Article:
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Coronavirus is the wake-up call we need The outbreak could help us avoid the complete annihilation of humanity

Innoculations during the A(H1N1) pandemic in 2009. Credit: AFP/AFP/Getty

Innoculations during the A(H1N1) pandemic in 2009. Credit: AFP/AFP/Getty

March 10, 2020   6 mins

Here are some numbers that are worth knowing. There are about 7.5 billion humans who are currently alive. That’s quite a lot: certainly more than have ever been alive at any point in the past. But it’s probably only about 7% of all the modern humans, Homo sapiens, who have ever lived; there have been about 108 billion of those in the last 50,000 years.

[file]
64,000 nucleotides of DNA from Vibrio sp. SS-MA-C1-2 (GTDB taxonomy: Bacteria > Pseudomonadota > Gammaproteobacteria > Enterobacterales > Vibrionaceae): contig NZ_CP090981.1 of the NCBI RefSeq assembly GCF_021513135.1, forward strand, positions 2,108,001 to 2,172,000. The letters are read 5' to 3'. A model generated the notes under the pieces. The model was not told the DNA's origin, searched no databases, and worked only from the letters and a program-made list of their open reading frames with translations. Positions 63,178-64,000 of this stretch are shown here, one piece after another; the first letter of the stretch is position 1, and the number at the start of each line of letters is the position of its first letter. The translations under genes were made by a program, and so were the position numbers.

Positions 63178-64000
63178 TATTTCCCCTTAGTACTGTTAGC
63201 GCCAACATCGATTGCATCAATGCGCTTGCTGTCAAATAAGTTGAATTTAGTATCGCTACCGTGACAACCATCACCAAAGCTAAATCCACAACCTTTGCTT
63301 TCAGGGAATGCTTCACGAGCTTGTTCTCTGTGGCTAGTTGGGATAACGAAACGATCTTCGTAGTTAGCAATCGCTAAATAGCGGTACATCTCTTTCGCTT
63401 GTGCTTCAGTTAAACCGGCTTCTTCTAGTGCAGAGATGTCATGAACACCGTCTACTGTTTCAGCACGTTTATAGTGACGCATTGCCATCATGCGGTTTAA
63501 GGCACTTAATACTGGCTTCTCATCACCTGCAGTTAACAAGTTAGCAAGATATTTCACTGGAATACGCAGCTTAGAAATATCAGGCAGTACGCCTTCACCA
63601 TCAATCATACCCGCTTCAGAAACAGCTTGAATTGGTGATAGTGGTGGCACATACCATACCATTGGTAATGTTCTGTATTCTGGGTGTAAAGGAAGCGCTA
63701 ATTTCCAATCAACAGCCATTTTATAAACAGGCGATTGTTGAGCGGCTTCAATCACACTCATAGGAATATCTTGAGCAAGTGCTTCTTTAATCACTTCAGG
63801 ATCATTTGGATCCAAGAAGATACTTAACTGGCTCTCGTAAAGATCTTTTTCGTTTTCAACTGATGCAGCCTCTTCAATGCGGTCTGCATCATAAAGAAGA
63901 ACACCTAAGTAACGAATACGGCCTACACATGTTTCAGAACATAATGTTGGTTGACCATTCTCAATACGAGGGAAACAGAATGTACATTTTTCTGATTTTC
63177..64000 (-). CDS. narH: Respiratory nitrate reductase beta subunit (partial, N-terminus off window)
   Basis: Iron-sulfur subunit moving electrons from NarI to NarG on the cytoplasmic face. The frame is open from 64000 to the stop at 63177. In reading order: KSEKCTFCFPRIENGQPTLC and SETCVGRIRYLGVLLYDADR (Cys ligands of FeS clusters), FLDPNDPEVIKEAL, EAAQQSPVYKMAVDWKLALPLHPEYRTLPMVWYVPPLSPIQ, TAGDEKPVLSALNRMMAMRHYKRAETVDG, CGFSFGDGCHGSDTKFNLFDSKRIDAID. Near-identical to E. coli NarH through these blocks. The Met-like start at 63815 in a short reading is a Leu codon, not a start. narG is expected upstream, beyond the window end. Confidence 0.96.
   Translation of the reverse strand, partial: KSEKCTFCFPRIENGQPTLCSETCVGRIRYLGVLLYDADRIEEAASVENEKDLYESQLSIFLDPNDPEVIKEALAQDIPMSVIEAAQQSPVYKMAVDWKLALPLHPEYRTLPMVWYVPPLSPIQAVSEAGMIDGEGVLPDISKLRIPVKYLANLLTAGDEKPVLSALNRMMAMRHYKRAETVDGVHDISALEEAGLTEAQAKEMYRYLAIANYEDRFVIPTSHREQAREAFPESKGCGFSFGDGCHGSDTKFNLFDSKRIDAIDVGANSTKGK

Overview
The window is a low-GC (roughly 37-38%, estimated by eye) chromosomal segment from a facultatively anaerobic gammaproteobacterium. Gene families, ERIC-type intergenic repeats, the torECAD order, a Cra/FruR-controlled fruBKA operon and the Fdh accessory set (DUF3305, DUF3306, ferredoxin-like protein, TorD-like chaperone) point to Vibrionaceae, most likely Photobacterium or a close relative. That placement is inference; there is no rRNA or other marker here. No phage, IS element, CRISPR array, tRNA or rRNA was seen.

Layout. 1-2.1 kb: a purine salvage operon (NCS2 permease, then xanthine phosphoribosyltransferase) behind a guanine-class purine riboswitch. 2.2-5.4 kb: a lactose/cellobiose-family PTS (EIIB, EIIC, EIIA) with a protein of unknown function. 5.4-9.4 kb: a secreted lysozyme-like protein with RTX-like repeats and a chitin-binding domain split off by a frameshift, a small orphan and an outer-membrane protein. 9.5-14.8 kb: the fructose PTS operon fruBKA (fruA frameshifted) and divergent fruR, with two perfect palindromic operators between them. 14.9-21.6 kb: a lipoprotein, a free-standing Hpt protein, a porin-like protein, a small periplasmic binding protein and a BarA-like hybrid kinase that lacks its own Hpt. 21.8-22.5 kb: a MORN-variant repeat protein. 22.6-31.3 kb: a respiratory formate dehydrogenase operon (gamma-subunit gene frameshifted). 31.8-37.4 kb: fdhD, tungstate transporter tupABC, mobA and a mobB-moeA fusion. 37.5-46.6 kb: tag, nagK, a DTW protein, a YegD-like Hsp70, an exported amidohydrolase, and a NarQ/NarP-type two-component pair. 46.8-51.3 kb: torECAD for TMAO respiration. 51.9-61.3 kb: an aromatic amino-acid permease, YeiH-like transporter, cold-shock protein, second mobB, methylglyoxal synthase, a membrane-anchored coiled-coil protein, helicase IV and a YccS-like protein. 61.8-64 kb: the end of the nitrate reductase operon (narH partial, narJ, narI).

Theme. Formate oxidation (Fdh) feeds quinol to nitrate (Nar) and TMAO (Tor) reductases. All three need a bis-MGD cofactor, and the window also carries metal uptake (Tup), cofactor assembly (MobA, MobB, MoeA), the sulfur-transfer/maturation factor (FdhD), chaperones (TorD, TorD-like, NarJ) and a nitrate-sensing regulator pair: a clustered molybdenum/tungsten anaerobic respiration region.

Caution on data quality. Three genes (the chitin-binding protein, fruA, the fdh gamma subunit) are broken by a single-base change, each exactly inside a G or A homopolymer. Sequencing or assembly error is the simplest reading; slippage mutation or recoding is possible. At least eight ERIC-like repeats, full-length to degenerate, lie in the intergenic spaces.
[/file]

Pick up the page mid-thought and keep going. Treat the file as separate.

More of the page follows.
(Depending where you draw the arbitrary line around “modern human”, of course.)

That’s just the beginning, though. What we really want to know is: how many will come after us?

The philosopher Nick Bostrom, building on work by the great Derek Parfit, had a go at answering this question; you can also read about it in my own book. The planet Earth will be able to support complex life for about a billion years. Say that the human population stabilises at a roomy one billion in the next thousand years or so; Bostrom works out that there will be about 10,000,000,000,000,000 people who follow us. That’s 10 quadrillion; about 1.3 million times as many people are currently alive.